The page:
What is early menopause and how is it treated?
As part of our Lunch & Learn series of webinars, Henpicked spoke with consultant gynaecologist Mr Nick Panay, to understand more about early menopause, what it means and how it can be treated.
What is early menopause and how is it diagnosed?
Henpicked: Let’s start by asking: what exactly is early menopause and how is it diagnosed?
Mr Nick Panay: It occurs when periods stop before the age of 45, which probably affects about 10-15% of women.
If this happens before the age of 40, it’s known as premature ovarian insufficiency (POI), which affects about 1% of women. We don’t know the exact figures as often women aren’t presenting with this problem. Often they don’t think an irregularity of periods is due to early menopause, particularly when they’re very young. We often put these things down to stress, changes in weight, or polycystic ovarian syndrome (POS).
Sometimes they do present to their doctors but they are not investigated early enough. A doctor may say it’s likely that your periods will return so we don’t need to do anything about it. I’m currently campaigning about menstrual awareness, for these young women presenting with missed periods for 2-3 months to be investigated sooner rather than later.
Henpicked: Why do women experience early menopause?
Mr Nick Panay: For the majority of women with spontaneous POI we don’t know. The likelihood is that it’s genetic. Autoimmune disorders can be a factor such as thyroid, adrenal or lupus, or it may result from infections such as mumps or TB.
There are also surgical causes, and radiotherapy and chemotherapy can have an impact. In the latter cases it tends to depend on the age of the patient and the dosage levels as to whether this menopause is permanent or temporary.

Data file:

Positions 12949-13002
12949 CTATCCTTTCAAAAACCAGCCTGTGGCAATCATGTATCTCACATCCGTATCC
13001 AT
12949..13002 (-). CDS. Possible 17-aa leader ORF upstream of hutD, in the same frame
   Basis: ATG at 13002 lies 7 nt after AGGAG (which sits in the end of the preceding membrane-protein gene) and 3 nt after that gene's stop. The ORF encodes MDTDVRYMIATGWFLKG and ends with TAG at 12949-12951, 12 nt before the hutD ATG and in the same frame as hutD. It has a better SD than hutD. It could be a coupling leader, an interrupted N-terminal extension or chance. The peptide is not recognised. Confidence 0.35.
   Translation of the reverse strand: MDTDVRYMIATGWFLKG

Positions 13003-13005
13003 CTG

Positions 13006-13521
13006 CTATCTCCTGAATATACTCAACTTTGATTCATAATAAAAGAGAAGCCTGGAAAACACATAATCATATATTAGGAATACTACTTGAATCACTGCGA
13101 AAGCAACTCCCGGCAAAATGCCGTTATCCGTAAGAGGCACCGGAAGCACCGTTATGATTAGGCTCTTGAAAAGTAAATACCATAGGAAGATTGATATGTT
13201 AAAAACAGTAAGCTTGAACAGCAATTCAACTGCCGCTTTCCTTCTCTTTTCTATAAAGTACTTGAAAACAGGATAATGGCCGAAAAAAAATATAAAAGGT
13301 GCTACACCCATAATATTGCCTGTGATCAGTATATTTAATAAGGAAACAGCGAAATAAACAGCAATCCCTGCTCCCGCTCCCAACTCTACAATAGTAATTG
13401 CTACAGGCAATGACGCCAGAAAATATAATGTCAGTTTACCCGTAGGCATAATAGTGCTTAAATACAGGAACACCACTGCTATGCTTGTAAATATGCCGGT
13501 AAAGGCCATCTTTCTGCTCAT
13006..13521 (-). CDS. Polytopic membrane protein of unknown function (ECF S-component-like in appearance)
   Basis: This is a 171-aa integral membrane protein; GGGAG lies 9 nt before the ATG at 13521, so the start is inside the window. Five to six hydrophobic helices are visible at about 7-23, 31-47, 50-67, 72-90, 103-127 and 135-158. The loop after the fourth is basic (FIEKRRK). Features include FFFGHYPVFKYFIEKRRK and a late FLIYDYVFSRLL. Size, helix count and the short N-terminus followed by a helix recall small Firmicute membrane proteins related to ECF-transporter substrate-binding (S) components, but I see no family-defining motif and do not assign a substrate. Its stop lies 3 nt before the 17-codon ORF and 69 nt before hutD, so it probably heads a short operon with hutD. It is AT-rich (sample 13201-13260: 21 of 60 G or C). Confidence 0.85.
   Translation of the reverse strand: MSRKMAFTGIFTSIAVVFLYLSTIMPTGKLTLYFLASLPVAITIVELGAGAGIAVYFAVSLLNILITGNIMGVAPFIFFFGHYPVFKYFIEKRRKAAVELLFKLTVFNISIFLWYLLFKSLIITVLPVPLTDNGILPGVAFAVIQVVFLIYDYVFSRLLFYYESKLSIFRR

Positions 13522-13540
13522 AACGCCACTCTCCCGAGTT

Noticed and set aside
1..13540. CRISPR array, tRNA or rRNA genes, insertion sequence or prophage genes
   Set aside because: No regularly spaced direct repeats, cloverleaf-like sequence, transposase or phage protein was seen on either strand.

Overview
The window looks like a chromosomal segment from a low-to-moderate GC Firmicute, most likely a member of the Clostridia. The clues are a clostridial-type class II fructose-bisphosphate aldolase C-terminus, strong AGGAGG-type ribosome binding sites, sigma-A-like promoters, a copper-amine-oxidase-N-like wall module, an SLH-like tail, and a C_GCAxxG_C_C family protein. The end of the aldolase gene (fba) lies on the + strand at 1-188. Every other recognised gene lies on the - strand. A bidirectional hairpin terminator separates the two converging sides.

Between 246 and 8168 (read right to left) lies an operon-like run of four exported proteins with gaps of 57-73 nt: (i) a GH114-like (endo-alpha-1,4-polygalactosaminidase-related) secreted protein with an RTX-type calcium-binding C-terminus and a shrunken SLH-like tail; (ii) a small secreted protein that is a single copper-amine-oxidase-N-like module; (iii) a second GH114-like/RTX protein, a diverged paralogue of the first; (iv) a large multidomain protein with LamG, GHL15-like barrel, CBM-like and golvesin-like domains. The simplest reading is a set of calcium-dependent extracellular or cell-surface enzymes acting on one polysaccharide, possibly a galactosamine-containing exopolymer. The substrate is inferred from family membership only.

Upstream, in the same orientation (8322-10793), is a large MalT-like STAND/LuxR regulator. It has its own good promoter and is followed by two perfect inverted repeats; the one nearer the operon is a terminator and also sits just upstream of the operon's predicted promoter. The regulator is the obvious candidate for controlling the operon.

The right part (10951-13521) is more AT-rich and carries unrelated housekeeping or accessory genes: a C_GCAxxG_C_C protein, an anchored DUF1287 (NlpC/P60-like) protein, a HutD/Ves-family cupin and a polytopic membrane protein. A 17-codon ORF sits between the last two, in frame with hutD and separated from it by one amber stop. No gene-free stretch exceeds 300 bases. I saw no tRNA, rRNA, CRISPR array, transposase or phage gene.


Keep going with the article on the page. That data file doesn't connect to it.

There is some research underway looking at reversal for women with spontaneous POI – it will be a while before we have a breakthrough, but it’s great that this is happening, as this can be a very demoralising experience for a woman.
Henpicked: How early can menopause happen?
Mr Nick Panay: We do see very young women in their teens whose periods haven’t started, known as primary amenorrhea. As you can imagine, the physical and emotional support they will require at that stage of their lives is immense.
Henpicked: Can it be harder for women taking birth control to realise what’s going on with their periods?
Mr Nick Panay: That’s right, often the first realisation there’s a problem is when women comes off the pill and finds her periods haven’t returned. We used to say that was because of the pill itself. Now we’ve realised it’s usually because the pill was masking a problem, rather than causing periods to be delayed in returning.
Henpicked: NICE guidelines say women over 45 presenting with menopause symptoms don’t need blood tests. What would be different for early menopausal women?
Mr Nick Panay: I was part of the NICE guideline development group. The reason we said this about women over 45 is that the likely diagnosis when presenting with symptoms is menopause. For those presenting earlier than 45, particularly those under 40, it can be harder to diagnose. They may not be experiencing classic symptoms like hot flushes and sweats. In these cases, we would carry out blood tests.
Why is it important for women with early menopause to get extra support?
Mr Nick Panay: The condition itself can have a profound effect on a woman. It’s not just loss of hormones but loss of fertility, and this can have a psychological effect.
It can affect their partner, their family and their working life, due to symptoms out of her control. This may not be fully understood by manager or colleagues, but all have a responsibility to be aware and provide adequate support.
Henpicked: Are there greater health risks for women who experience menopause earlier?
Mr Nick Panay: Early menopause leads to loss of oestrogen, which can lead to hot flushes, sweats, mood swings, loss of sleep, vaginal dryness – it’s all about quality of life. If left unchecked it can also lead to increased risk of osteoporosis, cardiovascular disease and it’s even been linked in the very long term with a potential increased risk of Alzheimer’s.